A Legal Blog by Aaron | Sanders, PLLC

Federal Circuit Feeds Us Some Humble Pie: Oracle v Google Reversed

Humble Pie Taste Like Sawdust but at Least it’s High in Roughage

It’s fair to say that I was a little bit invested in the district court opinion in Oracle v. Google. I really thought it was a great opinion, thought it really helped clear the air about the vexed issue of copyright protection for computer programs—and I said so, both in a published article, and in a multi-part blog post (starting here).

So when it became clear that the Federal Circuit Court of Appeals was set to reverse the decision, I had to resist getting defensive. While my Twitter feed exploded, mostly in outrage, at the actual reversal, I put off reading the decision until I could read it fairly. The Federal Circuit might have been reversed by the Supreme Court five times out of five this year, on the very subject (patents) it is supposed to be an expert on, but that doesn’t make it wrong. And just because I had publicly supported the now-reversed trial court opinion, doesn’t mean I was right.

Most of the criticism that I read had mostly to do with policy. In essence, they contended that the Federal Circuit to be legally wrong because APIs should…


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Copyright Protection for APIs after Oracle v. Google: The Trees Mattered More than the Forest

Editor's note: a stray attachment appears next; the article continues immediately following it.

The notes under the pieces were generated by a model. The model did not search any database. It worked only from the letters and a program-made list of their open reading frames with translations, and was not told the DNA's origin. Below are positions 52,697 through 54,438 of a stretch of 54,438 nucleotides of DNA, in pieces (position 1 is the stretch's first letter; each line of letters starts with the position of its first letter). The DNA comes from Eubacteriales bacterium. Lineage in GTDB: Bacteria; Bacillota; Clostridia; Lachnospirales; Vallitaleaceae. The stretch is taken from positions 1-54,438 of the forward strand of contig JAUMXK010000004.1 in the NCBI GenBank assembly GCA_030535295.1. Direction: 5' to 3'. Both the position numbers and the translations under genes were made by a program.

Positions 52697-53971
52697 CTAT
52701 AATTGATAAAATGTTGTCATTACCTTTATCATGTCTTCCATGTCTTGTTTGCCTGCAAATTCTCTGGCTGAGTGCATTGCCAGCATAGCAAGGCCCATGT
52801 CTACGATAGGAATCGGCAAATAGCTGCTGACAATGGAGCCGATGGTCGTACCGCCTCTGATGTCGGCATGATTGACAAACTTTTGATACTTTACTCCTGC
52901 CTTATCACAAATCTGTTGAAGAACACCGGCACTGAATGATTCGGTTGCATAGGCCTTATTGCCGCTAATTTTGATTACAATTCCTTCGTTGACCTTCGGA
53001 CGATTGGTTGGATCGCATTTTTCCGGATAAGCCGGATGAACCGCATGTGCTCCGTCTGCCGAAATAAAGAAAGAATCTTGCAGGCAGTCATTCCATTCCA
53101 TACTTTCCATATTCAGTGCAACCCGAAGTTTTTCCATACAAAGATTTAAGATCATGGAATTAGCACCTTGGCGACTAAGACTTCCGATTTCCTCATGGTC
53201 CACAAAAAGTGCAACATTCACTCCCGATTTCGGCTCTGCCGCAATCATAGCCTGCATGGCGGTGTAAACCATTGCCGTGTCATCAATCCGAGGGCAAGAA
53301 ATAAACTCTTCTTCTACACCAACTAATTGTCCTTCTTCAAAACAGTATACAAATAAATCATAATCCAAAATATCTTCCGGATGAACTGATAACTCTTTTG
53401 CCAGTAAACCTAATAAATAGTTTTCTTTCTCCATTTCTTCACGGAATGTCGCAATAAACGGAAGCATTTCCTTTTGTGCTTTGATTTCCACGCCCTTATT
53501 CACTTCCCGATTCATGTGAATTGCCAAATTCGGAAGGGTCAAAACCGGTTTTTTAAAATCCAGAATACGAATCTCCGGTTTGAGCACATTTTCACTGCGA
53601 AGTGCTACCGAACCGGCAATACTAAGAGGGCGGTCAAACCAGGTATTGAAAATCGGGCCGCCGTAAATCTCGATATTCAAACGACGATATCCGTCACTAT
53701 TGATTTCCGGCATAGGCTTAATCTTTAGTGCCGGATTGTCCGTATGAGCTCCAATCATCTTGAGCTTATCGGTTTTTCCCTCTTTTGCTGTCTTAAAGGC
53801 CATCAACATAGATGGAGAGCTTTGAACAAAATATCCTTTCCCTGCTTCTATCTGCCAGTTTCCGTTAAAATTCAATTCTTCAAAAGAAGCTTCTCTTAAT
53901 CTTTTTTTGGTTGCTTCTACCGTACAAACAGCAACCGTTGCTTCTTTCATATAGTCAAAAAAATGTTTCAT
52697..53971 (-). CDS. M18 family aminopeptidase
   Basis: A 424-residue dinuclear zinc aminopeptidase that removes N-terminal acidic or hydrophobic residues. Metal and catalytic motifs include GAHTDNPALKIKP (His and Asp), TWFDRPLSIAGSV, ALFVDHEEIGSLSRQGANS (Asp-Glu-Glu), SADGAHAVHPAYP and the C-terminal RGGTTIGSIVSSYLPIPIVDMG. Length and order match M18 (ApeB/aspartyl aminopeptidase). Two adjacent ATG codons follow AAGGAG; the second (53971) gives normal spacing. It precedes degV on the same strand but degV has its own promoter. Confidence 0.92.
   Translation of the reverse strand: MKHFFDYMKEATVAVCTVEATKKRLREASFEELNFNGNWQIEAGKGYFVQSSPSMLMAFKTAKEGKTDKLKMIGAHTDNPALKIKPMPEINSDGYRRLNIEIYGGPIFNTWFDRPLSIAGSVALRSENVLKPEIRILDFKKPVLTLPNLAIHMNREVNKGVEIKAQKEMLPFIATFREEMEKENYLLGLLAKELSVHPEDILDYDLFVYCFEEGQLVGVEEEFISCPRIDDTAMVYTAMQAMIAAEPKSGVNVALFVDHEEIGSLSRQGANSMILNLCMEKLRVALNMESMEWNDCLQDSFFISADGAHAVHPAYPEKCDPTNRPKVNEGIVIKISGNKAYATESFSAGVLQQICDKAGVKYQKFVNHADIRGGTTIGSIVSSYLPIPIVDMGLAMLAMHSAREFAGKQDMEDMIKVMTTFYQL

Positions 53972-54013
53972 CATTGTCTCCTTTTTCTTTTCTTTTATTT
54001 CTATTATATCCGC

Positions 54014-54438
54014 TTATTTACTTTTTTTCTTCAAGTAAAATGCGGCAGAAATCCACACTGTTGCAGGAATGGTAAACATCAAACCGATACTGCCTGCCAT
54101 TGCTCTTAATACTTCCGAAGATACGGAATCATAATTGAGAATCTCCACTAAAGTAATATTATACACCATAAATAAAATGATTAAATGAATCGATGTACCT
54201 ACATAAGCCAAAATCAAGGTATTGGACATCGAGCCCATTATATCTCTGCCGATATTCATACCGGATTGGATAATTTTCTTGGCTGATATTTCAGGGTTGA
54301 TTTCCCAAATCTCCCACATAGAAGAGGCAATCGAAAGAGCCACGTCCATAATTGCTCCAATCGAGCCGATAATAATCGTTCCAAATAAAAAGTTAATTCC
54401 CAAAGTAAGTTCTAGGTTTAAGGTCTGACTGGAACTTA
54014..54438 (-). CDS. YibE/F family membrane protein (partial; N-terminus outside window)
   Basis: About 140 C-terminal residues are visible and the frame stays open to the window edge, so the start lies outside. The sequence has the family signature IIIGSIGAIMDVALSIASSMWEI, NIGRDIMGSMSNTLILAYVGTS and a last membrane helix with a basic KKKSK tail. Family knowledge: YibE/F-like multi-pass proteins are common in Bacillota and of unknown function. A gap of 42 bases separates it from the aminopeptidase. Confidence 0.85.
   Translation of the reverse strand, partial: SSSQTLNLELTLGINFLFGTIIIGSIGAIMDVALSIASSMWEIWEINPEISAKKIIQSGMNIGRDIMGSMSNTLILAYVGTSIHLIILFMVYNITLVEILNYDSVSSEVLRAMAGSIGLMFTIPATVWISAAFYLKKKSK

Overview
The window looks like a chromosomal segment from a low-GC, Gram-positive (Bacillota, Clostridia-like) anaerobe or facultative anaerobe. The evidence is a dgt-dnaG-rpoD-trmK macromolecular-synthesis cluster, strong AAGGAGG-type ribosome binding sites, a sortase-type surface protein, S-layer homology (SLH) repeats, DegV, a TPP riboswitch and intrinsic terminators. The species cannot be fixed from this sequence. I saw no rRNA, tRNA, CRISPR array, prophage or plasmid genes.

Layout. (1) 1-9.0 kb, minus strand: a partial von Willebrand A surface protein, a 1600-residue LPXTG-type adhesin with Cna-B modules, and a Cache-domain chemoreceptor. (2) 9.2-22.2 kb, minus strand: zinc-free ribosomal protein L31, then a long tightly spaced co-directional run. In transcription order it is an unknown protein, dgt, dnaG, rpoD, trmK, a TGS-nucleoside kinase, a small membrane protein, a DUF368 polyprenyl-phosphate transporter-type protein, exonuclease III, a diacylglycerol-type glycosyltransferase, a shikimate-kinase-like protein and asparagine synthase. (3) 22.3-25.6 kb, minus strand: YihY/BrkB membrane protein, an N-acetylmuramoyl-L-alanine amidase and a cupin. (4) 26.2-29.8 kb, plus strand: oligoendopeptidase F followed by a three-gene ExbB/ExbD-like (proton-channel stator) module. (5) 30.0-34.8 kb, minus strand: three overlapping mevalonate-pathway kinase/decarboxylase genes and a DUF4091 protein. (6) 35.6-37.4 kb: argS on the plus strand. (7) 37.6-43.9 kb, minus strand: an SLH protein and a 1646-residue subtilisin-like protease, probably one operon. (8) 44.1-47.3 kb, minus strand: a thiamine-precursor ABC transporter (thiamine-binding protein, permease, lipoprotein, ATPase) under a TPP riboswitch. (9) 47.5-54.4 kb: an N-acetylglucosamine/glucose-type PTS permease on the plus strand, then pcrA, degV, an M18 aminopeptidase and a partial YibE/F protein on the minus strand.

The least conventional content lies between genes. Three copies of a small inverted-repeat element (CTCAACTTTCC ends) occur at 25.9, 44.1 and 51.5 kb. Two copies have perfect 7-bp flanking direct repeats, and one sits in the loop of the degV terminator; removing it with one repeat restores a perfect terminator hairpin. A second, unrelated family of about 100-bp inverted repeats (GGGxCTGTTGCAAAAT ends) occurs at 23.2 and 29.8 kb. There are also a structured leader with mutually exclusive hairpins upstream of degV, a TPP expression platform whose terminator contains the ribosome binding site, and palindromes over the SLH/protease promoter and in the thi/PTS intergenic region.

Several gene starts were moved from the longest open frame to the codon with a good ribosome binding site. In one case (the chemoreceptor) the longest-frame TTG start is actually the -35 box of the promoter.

Part V: Oracle Wanted the Court to See the Forest for the Trees

Last time, I explained the painstaking “abstraction-filtration-comparison” test (or “AFC test”) that most courts use to determine the extent of copyright protection for computer code. The test is tedious and difficult to apply because you have to look at the software at several levels of abstraction—from basic concept to actual lines of code—and apply the test to each level.

Oracle’s Forest

From Oracle’s point of view, the problem with the AFC test isn’t so much that it’s difficult—Oracle has plenty of money for experts and lawyers—but that Oracle loses under the AFC test. Recall that Google deliberately avoided copying the protectable part of the Java API code (the implementation), and the rest of the Java API code was (the declaration) unprotectable under the Merger Doctrine. What Oracle needs is protection for a higher level of abstraction, but the individual methods are so short, there just isn’t enough levels of abstraction before you’ve run out of protectable expression and are completely engulfed by ideas, processes and functionality.

So Oracle needed a new way of looking at the problem: to stop looking at the API as a set of individual works, but…

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